The above text is a recreation of a snippet of conversation overheard by Your Faithful Blogger. What intrigued me about the exchange were two words I had not heard used in this way before. It took me a while to figure out that in this case “frosty” was meant as an intensifier, becoming “cool”-squared. And “proper,” an adjective, becomes a verb indicating Tishea’s ability to act out any role she’s given—and doing so in ways my dictionary defines as, “Displaying exaggerated propriety or gentility.” This small slice of grammatical time has been slightly edited and/or expanded, and rendered in script form for your reading pleasure.

Copyright © 2008 Jim Sizemore.


Their First Fight?

September 22, 2008

A Dialogue Doodle

The scene: A park bench, late afternoon. A very young couple (she with a serious expression, he looking distressed) are deep in conversation and oblivious to a man (me) passing by.

He: What can I say? I don’t know how to respond when you—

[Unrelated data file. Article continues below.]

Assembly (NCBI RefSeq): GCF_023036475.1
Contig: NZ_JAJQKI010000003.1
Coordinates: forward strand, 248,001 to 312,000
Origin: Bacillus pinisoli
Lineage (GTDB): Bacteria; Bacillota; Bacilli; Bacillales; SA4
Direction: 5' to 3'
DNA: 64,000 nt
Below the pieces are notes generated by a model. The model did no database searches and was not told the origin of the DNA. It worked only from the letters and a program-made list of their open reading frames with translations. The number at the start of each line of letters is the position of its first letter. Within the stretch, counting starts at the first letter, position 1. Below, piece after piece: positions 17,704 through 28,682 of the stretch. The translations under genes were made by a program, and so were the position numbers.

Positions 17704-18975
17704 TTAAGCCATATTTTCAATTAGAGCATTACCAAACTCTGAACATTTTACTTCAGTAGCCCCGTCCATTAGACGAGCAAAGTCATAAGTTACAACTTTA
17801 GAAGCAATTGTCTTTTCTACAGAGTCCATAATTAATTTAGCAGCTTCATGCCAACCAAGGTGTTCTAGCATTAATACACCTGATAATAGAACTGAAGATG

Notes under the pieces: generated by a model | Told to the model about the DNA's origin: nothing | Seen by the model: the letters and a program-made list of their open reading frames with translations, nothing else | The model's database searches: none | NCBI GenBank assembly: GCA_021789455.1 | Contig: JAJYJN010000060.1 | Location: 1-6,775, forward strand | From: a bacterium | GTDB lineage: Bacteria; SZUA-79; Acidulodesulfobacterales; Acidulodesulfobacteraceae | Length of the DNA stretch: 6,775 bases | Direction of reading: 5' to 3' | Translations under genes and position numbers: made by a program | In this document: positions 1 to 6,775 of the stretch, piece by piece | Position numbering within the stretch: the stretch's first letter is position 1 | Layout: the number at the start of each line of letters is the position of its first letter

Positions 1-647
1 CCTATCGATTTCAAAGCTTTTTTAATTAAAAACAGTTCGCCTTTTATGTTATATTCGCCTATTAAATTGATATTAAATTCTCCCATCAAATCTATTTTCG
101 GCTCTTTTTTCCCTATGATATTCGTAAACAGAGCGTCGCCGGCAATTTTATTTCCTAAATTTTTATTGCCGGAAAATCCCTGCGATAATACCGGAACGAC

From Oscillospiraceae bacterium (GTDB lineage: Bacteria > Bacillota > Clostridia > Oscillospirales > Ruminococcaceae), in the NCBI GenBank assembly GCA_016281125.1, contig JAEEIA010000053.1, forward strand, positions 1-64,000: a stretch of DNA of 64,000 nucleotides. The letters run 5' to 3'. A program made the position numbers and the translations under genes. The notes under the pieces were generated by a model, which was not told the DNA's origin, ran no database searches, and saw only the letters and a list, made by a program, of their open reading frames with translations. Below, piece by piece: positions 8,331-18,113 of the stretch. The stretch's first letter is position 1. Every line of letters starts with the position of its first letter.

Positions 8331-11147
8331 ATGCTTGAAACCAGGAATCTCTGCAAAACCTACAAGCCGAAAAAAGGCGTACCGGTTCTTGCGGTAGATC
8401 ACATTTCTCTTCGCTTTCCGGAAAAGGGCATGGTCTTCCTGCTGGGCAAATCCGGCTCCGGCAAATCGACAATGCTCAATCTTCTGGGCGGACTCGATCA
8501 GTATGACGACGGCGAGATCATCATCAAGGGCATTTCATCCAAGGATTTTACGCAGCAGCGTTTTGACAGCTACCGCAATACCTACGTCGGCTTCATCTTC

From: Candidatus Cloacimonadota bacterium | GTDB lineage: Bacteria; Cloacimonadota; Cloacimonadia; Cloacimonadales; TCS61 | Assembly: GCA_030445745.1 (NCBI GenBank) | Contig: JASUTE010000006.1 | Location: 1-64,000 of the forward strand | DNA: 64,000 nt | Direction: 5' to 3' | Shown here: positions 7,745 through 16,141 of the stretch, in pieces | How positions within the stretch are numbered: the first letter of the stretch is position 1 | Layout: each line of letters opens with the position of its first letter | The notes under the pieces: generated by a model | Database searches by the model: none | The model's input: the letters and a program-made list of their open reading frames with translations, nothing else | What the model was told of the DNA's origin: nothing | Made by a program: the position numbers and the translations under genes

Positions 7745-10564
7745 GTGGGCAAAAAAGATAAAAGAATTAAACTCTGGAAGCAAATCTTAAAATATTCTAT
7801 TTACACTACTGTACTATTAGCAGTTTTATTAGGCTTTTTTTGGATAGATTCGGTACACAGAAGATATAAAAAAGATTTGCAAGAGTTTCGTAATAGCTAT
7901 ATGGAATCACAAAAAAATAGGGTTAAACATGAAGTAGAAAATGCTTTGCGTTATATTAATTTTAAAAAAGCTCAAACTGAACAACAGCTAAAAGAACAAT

She (interrupting): Look, rather than have you guessing about what I’m thinking, I’d rather be up front and honest and tell you straight out what I’m observing about your behavior.

He: What? What did I do that was so—

She (interrupting): You know what I’m talking about. You do it all the time. Constantly. Constantly.

He: Huh?

The above text is a recreation of a snippet of conversation overheard on the fly. I find it intriguing because it suggests what may have gone before and what may follow. This slice of time has been slightly edited and/or expanded and put in script form for (I hope) your reading pleasure. Copyright © 2008 Jim Sizemore.